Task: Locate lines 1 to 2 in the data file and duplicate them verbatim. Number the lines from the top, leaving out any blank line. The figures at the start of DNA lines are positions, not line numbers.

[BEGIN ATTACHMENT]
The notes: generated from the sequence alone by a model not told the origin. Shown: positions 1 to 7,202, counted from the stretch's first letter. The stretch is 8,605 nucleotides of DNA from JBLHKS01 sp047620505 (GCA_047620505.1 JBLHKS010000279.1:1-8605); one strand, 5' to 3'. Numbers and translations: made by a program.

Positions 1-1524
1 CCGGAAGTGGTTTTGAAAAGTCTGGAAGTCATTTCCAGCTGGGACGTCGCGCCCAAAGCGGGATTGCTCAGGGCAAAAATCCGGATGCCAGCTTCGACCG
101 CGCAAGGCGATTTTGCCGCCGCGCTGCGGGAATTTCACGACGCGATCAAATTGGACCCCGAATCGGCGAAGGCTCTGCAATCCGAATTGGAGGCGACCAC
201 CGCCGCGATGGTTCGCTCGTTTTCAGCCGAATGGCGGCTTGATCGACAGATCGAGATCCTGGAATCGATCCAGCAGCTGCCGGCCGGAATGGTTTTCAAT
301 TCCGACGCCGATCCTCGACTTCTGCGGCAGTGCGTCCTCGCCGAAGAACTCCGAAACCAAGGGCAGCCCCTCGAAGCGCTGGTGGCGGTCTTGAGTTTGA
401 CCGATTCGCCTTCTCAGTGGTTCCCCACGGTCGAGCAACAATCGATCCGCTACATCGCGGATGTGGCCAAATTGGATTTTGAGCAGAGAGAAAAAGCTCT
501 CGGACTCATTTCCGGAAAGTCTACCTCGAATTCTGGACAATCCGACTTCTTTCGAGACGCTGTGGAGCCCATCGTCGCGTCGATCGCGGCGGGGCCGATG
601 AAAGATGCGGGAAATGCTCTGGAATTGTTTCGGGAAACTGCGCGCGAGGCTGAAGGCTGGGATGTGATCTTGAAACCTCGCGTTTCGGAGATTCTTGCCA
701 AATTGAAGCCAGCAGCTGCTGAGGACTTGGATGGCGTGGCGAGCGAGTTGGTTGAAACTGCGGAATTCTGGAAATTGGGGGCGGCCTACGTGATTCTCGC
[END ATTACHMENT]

The notes: generated from the sequence alone by a model not told the origin. Shown: positions 1 to 7,202, counted from the stretch's first letter. The stretch is 8,605 nucleotides of DNA from JBLHKS01 sp047620505 (GCA_047620505.1 JBLHKS010000279.1:1-8605); one strand, 5' to 3'. Numbers and translations: made by a program.

Positions 1-1524